Which is it? Christ did not teach them as “allegory” stories as modern man.

That is not at all clear. Not to me, and not to a great many devout scholars of the Bible.

Again Christ connected His teachings with past events as literal, scientific occurrences.

Creation History

In recent times — recent as in the past 150 years — there were (and still are) efforts made by Christians to appear “relevant” to his Secular neighbor.

The effect I’ve seen has been rather the reverse. Literal, young-Earth creationism seems to have been an invention of the United States around the time of the Civil War, and Victorian-era texts don’t seriously consider it as anything other than crackpots trying to undermine Christianity. Beliefs like those promulgated by “Answers in Genesis” were a very small fringe until recent decades.

Liberal theologians of decades past took liberty to cut and paste evolutionary presuppositions into the Word of God. Owing to these efforts, these incorrect Christians developed theories such as Theistic Evolution and Gap Theory. Shame!

You mean “millennia past”; St. Augustine and St. Jerome were not recent. Your own suppositions, only, are pronouncing these and so many others “incorrect.” You apparently would have the Bible interpreted in a way that denies observed reality, and thus weakens Christianity — this is exactly what Augustine warned about.

You can find any number of highly respected and thoughtful Christians, from Eusebius (Jerome) to C.S. Lewis to modern writers, discussing how the mystical and allegorical Genesis stories should be interpreted. It seems arrogant to throw all of these folks from saints to sages under the bus, by insistence that two incompatible versions of Genesic must each be literally true as a description of historical fact.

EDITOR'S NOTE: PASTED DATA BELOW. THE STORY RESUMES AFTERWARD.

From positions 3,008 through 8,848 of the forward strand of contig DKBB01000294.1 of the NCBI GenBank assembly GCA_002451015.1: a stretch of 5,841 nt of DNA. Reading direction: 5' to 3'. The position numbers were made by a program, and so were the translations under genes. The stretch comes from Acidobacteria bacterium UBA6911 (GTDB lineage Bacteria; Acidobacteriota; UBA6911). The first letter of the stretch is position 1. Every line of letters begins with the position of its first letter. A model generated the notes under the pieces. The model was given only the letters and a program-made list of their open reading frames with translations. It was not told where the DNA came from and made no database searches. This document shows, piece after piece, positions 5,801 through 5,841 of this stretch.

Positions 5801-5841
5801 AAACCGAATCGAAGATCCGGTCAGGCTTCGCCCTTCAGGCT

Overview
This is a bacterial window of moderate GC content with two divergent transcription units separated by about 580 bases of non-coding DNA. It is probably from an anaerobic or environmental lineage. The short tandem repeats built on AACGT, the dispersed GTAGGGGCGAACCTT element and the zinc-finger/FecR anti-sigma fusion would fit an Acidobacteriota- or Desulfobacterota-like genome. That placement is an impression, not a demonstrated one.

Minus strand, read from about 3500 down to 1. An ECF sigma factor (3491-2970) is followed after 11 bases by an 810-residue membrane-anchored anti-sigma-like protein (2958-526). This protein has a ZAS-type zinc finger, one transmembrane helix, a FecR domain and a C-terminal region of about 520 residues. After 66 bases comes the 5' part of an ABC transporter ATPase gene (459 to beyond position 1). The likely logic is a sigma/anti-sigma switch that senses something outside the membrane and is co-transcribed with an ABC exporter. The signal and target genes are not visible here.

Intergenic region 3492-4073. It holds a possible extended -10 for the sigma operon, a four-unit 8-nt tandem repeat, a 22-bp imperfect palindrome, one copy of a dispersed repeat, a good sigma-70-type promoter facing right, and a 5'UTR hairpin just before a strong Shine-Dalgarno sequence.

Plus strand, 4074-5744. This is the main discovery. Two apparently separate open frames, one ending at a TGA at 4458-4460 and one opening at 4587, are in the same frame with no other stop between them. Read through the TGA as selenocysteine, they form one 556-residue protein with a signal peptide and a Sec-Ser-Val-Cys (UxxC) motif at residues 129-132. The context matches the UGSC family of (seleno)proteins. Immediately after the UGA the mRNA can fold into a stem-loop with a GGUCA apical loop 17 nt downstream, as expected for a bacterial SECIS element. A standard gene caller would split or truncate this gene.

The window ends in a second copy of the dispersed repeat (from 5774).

Biblical Inerrancy

If you really think about it, the crux of the debate boils down to this one question: who has authority? Is the Word of God authoritative, or is the Word of Man authoritative?

You do have a problem here, as what you’re calling the Word of God was recorded by the words of men, then translated and translated again. And clearly, since multiple accounts of the same event differ, we know that the Bible cannot be 100% accurate in its statements, inspired or not. In fact, the different translations of the Bible are not consistent with each other. This doesn’t mean that it is without value, it is just not “inerrant” and a faith based on Biblical inerrancy is a weak and fragile faith indeed. Moreover, you’re deciding what the words really mean and tossing out all other interpretations. That is … bold, I would say.

Obviously, man will assume himself as authoritative owing to his arrogant nature.

It does seem that way.

This has been the case since our first parents, Adam and Eve. Cheers my friend. :-)

==============/ Keith DeHavelle

Pigs in Blankets

Pigs, pork, bacon … all being covered up by a Western publisher deathly afraid of offending the “tiny minority” of Muslims who will kill them. Ostensibly, they are afraid to “offend” people, specifically “Muslims and Jews” — except for the suggestion that no Jew has ever complained.

From the International Business Times article:

Continue reading Pigs in Blankets